CuriousO
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Thoughts?
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CuriousO
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Bump - am I shadow banned?
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preuza
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no
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Gothmog1
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Well, I probably wouldn't if you're relying on it to get into uni or anything.


Maybe if you have advance info from the board suggesting which topics will come up, but hey, it might pay off anyway.
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CuriousO
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(Original post by Gothmog1)
Well, I probably wouldn't if you're relying on it to get into uni or anything.


Maybe if you have advance info from the board suggesting which topics will come up, but hey, it might pay off anyway.
Well the format of the exam means that there is a choice of 2 topics (which are known) for each question. So the gambling is more in the sense that the topic you learnt might have a bad question
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artful_lounger
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(Original post by CuriousO)
Bump - am I shadow banned?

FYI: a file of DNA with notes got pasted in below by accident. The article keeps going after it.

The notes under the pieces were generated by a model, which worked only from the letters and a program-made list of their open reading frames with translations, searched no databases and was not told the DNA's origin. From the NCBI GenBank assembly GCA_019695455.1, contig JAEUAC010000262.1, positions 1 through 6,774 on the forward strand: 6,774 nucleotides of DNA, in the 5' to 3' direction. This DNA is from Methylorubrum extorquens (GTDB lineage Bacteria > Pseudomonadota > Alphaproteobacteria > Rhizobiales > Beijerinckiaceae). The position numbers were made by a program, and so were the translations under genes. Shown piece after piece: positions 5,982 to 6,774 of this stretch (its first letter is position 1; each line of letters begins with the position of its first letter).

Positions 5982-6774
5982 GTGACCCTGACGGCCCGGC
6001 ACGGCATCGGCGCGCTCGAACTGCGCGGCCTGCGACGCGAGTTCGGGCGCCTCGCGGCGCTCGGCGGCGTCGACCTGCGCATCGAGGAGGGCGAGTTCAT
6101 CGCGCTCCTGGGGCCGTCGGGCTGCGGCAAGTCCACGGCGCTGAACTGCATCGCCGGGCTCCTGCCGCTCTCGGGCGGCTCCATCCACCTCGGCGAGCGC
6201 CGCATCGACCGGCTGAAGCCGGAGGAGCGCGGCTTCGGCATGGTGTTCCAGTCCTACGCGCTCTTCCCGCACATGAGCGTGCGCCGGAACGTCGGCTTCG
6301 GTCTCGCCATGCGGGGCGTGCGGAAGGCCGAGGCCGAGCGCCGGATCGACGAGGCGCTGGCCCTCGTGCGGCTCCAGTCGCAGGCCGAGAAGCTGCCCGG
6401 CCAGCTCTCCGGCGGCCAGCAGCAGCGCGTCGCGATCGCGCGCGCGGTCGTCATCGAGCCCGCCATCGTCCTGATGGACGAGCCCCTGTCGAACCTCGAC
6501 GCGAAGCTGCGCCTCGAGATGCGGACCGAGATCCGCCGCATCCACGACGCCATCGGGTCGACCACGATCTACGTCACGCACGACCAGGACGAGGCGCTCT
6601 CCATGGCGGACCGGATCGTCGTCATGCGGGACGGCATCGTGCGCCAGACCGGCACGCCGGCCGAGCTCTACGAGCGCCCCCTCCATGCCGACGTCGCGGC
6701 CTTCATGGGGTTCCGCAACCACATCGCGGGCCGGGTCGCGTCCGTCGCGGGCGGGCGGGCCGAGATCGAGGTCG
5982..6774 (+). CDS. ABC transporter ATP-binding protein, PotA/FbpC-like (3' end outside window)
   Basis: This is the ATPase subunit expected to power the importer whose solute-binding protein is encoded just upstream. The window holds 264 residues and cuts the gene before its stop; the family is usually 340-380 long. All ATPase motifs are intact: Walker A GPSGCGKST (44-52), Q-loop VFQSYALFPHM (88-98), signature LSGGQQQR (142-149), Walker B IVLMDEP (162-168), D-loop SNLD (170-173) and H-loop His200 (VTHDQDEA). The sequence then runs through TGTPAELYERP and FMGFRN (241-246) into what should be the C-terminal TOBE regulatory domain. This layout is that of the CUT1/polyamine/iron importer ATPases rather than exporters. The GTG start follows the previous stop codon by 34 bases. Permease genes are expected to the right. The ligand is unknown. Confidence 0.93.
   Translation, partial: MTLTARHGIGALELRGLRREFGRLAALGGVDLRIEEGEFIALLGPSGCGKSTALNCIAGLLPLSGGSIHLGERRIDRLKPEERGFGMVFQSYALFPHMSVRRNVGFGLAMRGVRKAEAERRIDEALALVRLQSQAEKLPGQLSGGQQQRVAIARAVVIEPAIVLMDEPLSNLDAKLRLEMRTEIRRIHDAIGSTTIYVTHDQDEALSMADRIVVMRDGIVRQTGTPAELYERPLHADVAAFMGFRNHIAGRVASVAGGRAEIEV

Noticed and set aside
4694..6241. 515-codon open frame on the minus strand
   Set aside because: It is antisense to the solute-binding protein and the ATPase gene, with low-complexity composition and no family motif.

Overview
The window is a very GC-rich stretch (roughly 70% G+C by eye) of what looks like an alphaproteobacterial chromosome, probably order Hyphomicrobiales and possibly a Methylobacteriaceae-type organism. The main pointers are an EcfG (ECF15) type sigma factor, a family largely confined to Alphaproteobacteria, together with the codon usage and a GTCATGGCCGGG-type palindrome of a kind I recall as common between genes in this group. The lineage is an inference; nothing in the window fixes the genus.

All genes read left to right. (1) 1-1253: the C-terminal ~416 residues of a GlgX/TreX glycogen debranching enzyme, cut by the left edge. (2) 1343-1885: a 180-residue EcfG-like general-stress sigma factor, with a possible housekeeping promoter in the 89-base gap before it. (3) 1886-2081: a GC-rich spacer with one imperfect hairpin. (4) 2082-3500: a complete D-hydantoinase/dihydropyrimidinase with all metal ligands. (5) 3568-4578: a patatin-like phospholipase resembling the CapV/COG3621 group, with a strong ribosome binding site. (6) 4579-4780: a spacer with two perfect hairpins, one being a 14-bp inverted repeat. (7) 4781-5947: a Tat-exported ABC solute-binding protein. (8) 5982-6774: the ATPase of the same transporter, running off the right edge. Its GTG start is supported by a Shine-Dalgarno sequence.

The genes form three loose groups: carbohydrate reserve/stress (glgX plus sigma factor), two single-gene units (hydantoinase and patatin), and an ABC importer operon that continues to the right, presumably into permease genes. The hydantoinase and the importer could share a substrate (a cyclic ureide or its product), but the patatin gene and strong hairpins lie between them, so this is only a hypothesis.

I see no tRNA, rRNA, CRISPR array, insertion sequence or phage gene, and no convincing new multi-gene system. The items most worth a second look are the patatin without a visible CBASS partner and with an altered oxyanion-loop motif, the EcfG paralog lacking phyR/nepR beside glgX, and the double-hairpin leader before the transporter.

No, that's not how this website works...

(Original post by CuriousO)
I'm thinking of gambling certain sections of my essay based A-Level exams. For example, in History (Communist Russia) I'm thinking of not learning control (the biggest section) and instead learning the other section in great detail to have enough knowledge to answer any question. Others in my class have said they are doing this

Thoughts?
It's a bad idea, because if the section that you didn't learn comes up you will most likely do much worse, or even outright fail the exam. Also the content for the section you aren't planning to learn very likely contextualises other areas of the syllabus and could be productively drawn on in other questions as and when applicable.

Spoiler:
Show
Anecdotally I did this for my IB HL Psychology exam, way back when. We'd been pretty much assured by our teacher that "historical and cultural background" questions only came up in the short answer section, and so for the long answer section as we just had to answer from one psychological perspective, I decided I'd just learn everything for humanistic psych as it was my favourite - except I only bothered learning enough historical and cultural background for a short question. Lo and behold, come exam day, the long essay for humanistic psych was historical and cultural background. I ended up then being pretty screwed as virtually none of what I'd revised was of any use and I had to scramble to put together a passable answer for another perspective. I manage to salvage my overall result with the methods paper, but still...
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CuriousO
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(Original post by artful_lounger)
No, that's not how this website works...


It's a bad idea, because if the section that you didn't learn comes up you will most likely do much worse, or even outright fail the exam. Also the content for the section you aren't planning to learn very likely contextualises other areas of the syllabus and could be productively drawn on in other questions as and when applicable.

Spoiler:
Show